Are Video Games Art? US Government Says Yes

Urgent to Roger Ebert: it turns out that video games ARE, in fact, art. The US government says so, so it must be true.

The National Endowment for the Arts (NEA) recently expanded the guidelines for its new Arts in Media category, and in the process of doing so, declared all forms of media, including video games, content made for the Internet, and mobile technologies, as officially sanctioned art forms.

Of course, anyone can call something art. (Um, for example.) The reason the NEA's endorsement is newsworthy is because it means digital artists—including video game creators—are now eligible for grants from the federal government to fund their projects.

As in, up to $200,000 of your tax dollars for someone to design another reason for kids to stare slack-jawed in front of an Xbox.


I have to admit, it's a little hard to wrap my head around the idea of the government underwriting certain art forms, when we've got a federal budget deficit of, what, is it $1.5 trillion now? I'm also the first to admit, however, that I have no idea what would help the situation. Eliminate the National Endowment for the Arts' $167.5 million budget? Sure, and let's cut public radio next, and maybe we can kick a kitten while we're at it.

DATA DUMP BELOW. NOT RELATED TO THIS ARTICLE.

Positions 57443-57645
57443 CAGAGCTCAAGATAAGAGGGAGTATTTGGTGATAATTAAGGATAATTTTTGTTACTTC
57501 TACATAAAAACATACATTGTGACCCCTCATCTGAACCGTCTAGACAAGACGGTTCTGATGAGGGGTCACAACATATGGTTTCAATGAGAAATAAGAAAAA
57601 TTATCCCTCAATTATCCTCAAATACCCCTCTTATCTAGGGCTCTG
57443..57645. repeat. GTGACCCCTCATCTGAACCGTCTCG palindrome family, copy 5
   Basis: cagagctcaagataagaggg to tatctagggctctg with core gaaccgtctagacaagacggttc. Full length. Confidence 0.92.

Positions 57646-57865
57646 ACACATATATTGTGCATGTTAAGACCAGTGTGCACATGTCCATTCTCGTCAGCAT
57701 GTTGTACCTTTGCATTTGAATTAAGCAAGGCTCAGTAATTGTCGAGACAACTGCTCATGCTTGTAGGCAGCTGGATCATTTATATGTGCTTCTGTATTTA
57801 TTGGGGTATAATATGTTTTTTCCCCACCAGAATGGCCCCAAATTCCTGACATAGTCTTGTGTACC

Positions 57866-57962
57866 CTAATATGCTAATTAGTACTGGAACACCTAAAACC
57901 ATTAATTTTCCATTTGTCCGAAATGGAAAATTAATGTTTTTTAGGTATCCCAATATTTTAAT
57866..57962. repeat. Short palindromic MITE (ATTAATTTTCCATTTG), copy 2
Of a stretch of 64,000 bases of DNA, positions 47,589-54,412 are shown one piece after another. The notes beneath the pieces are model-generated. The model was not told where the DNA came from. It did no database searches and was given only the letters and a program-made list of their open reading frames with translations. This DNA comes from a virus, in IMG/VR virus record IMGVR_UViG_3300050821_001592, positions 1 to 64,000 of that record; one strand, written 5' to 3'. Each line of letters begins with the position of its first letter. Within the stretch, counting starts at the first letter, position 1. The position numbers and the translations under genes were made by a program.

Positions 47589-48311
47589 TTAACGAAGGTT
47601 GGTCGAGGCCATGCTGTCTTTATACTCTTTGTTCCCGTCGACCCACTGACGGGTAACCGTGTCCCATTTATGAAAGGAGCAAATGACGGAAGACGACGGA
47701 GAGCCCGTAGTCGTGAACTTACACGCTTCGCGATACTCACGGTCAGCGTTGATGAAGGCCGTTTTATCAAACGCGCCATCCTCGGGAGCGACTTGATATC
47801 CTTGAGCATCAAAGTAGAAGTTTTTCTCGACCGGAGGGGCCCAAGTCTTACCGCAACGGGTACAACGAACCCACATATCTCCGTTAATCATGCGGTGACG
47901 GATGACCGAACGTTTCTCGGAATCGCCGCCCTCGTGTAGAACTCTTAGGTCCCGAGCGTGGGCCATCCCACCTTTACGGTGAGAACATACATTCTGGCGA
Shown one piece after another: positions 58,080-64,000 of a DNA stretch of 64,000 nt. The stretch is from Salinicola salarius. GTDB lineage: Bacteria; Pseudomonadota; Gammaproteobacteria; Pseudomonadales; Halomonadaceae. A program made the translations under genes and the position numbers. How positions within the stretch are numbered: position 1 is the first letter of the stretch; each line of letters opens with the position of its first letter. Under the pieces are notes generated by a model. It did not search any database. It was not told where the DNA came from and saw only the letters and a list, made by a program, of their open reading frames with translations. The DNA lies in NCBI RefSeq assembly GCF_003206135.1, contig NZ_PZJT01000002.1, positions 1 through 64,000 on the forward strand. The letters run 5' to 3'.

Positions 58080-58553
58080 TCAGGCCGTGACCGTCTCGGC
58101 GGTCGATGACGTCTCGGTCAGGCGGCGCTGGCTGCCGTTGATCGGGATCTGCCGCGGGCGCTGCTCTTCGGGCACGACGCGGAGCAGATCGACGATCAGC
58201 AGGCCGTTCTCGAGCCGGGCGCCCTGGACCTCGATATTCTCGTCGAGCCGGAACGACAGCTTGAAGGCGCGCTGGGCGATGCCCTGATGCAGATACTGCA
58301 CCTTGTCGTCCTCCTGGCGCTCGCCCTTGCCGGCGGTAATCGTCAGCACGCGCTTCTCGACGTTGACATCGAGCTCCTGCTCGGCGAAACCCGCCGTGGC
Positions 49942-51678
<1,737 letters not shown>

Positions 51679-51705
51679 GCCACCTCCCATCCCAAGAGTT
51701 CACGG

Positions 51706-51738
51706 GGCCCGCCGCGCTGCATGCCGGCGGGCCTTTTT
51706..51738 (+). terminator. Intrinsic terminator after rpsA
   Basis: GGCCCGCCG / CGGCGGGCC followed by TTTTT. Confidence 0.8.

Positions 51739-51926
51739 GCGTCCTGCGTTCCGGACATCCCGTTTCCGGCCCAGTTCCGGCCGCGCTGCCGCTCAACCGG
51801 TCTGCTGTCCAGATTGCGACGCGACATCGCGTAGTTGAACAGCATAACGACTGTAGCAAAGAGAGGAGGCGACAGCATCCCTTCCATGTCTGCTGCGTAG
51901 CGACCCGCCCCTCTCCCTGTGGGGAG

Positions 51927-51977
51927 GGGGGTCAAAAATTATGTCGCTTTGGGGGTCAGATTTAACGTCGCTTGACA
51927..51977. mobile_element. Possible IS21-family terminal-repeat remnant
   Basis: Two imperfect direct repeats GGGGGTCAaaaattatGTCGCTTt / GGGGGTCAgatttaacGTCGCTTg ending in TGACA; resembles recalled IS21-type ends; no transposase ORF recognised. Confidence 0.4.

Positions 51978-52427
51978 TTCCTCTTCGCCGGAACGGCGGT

It's interesting to note that the NEA requires grant recipients to raise one additional dollar for every dollar it hands out, which creates a sort of domino effect. The way the NEA sees it, each dollar it gives actually generates $26 in economic activity—payment for artists and staff, parking revenues, pre-theater meals, and so on.

It may be that this new categorization will create a massive return on investment for the government. Who knows, a grant may fund the next Angry Birds, which was made for just $140,000 and has generated
more than $70 million to date.

The NEA grant money ranges from $10,000 to $200,000 depending on the scope of the project. Interested in applying? Get on it; anyone who wants to start a project before May 1, 2012 needs to submit their application to the NEA by September 1 of this year.

What do you think about video games being categorized as art by the NEA?

Image via Flickr/vancouverfilmschool

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